Wednesday, August 21, 2013

Eddie the Centaur

On a crowded city sidewalk, I heard someone call my name. I turned and there was a centaur, waving and smiling at me.

Oh my God, I told myself. That must be Eddie the Centaur! And look at him! He’s all grown up. 

“How the hell are ya?” the centaur said. Eddie was one of my fellow inmates at the segregated school for crippled children. Back then he was just a boy/colt. But I figured this had to be him because, well, he's the only centaur I ever met. In those days, any kid who was born a centaur was sure to be banished to the cripple school. That’s where they sent all the freaks.

Eddie gave me a great big hug. I felt deeply embarrassed, not because I was being hugged in public by a centaur but because I remembered how shabbily I treated him. We all shunned Eddie at the cripple school, except to play jokes on him. Like onetime, one of the bully crippled kids pulled a secret switch-a-roo when the lunch trays came up on the cart. Everybody else got baked chicken but when Eddie lifted the lid off his plate all he had was a pile of hay. I laughed real hard like everybody else because I wanted to be cool, even though I knew it was mean.

And the adolescent Eddie of the cripple school days was hardly the huggy type. In fact, he was cocky and arrogant. You’d think that somebody born a centaur would at least be humble about it, but not Eddie. He swore he was going to become a pro football superstar. “And when I give my Hall of Fame speech,” he’d say, “I’m gonna personally name every last one of you and tell you all to kiss my ass!”

Indeed, the only time anybody wanted to be around Eddie was when it was time to play cripple Whiffle football. He was the first one chosen when we chose up sides because with Eddie on your team you couldn’t lose. Just hand Eddie the football and it was a guaranteed touchdown because, being a centaur, he galloped to the end zone and flattened any tackler in his path. I guess Eddie never fulfilled his football dream. I don’t follow football  much but if a centaur was elected to the Hall of Fame I imagine I’d have heard about it. Poor Eddie was probably never given a chance to play football beyond cripple school because people are ignorant and he’s a centaur.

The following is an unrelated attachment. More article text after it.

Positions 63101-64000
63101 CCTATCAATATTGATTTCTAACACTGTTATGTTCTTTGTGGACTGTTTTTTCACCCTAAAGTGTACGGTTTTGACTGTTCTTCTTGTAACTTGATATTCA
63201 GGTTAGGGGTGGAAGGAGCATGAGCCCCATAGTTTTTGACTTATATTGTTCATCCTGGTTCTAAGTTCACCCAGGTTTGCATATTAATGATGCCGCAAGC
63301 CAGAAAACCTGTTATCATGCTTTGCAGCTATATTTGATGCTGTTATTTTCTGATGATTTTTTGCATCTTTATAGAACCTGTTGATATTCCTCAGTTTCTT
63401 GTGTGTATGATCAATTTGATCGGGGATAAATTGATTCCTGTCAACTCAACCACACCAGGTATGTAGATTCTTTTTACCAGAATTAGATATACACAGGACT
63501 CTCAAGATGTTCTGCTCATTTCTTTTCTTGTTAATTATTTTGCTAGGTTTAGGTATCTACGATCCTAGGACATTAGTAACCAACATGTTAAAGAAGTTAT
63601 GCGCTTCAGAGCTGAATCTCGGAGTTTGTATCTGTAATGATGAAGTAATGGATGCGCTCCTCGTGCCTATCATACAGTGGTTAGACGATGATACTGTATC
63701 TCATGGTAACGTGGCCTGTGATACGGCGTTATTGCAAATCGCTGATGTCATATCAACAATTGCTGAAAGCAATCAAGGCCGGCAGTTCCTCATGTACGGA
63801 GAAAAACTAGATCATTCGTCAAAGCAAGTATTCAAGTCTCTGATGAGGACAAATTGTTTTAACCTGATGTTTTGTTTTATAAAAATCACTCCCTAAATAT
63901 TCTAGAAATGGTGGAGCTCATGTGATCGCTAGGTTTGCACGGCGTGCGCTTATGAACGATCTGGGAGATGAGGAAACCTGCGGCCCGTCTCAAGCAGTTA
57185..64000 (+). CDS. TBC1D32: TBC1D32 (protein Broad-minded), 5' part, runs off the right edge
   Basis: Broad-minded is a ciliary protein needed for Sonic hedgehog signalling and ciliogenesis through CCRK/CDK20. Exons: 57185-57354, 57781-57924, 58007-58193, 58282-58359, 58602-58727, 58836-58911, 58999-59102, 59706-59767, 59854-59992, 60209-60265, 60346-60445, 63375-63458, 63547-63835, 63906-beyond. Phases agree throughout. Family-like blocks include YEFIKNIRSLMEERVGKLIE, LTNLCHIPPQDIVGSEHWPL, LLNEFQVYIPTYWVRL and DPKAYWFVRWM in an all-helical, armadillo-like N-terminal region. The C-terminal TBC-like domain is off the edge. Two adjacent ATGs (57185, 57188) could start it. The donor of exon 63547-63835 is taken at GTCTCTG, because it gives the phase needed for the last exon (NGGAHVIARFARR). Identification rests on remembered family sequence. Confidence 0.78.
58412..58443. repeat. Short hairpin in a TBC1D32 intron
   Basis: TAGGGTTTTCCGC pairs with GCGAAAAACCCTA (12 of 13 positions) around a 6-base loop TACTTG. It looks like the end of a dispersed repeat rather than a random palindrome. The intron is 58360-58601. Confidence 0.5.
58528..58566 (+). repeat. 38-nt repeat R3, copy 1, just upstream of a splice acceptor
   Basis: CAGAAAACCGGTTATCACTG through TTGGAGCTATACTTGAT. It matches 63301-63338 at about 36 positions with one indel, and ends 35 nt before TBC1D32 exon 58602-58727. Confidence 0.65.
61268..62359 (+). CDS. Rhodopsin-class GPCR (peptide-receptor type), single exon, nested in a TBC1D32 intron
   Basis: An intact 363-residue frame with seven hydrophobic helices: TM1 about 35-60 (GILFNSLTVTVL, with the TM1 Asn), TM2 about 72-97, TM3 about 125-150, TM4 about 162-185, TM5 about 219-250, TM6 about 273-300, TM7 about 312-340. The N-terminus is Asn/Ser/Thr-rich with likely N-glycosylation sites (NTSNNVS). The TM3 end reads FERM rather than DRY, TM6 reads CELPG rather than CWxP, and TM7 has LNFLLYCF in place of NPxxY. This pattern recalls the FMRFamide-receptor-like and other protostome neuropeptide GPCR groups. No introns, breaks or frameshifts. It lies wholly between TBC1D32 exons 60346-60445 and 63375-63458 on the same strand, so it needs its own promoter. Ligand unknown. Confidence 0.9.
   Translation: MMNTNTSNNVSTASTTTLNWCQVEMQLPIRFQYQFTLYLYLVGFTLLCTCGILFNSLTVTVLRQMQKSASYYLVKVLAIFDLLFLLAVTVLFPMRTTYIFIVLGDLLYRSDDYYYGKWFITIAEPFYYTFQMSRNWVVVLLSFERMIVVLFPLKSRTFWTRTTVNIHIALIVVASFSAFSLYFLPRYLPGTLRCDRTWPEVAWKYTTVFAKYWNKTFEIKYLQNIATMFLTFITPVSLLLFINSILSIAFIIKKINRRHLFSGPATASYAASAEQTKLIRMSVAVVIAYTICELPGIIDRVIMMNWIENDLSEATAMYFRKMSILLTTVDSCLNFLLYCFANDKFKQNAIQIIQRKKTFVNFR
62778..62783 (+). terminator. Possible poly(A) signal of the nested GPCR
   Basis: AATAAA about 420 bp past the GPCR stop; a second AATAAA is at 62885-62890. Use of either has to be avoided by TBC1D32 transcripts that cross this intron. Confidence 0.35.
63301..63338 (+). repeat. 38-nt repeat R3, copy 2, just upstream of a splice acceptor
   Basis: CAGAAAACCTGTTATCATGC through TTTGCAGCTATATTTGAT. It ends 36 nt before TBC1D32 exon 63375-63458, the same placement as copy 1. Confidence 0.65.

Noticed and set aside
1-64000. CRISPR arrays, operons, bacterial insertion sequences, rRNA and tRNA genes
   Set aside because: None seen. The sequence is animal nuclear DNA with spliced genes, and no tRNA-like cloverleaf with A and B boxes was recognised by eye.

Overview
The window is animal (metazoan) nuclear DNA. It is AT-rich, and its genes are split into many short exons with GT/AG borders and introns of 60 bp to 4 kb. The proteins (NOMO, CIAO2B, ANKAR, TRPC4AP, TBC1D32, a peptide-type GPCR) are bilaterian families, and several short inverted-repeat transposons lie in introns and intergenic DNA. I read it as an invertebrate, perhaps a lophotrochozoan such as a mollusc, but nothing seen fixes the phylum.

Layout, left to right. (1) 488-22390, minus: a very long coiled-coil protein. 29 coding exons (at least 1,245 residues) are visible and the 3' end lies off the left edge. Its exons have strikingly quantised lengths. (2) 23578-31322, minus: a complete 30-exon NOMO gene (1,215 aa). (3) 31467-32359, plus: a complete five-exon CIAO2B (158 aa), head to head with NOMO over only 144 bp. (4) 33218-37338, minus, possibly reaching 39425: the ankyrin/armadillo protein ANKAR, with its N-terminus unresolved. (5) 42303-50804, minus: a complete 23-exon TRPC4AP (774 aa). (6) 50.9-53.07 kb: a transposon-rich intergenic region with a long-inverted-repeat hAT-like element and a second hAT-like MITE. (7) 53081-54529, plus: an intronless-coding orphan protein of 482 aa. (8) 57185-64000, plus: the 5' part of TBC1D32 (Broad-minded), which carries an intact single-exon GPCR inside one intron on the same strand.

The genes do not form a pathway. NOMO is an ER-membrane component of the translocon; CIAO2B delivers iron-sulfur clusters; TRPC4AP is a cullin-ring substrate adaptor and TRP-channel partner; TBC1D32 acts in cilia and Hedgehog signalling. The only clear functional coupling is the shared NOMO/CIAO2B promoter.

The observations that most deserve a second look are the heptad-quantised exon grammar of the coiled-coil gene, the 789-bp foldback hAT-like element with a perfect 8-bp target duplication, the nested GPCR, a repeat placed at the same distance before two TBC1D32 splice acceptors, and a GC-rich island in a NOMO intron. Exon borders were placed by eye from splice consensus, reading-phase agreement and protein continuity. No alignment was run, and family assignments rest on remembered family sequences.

“You’re looking great, Eddie,” I said. “Do you work out?” And then I noticed standing next to him was a gorgeous woman. Eddie said, “This is Deirdre, my wife.” Eddie beamed and put his arm around her. She was supermodel gorgeous. I always felt sorry for Eddie because I figured the only girl that ever would be interested in him would be a female centaur. But there was nothing about Deirdre that was even remotely horse-like.

Another reason I felt sorry for Eddie back in cripple school was because he had a rough childhood. Once, when he was in a melancholy mood, he confided in me that his mother went to her grave blaming herself that he was born a centaur. She wondered if it was due to her reckless behavior in college, like the time she got super wasted and, on a dare, she ate horse meat. Of course researchers have discovered that Eddie’s condition is caused by an extremely rare genetic quirk that turns human fetuses into centaurs. But this knowledge came too late to be of comfort to Eddie’s mom.

I said to Deidre, “Your husband was the greatest cripple school Whiffle football player ever.”

Eddie dismissed that with a wave of his hand. “Aw screw football. I work for Disney now. I pull down seven figures. Ever heard of Outer Space Giraffe?”

“Oh course I have,” I said. “It’s the biggest blockbuster Disney movie hit of all time.”

“Well I’m the voice of the giraffe,” Eddie said. “The producers heard my voiceover demo CD and signed me on the spot. And my agent didn’t tell them I was a centaur until it was too late!” Eddie held up his hand for a high five! I slapped it hard.

“That’s how I met Deidre,” Eddie said. “She’s the voice of Queen Bee.”

I felt so proud of Eddie. I was overcome with a great swell of justice.  But I couldn’t help but notice all the passersby gawking intensely at Eddie. It made me angry. It was all I could do to keep from shouting,” What the hell’s the matter with you people? Haven’t you ever seen a man who pulls down seven figures doing the voice of Outer Space Giraffe, is married to a super model and just happens to be a centaur?”

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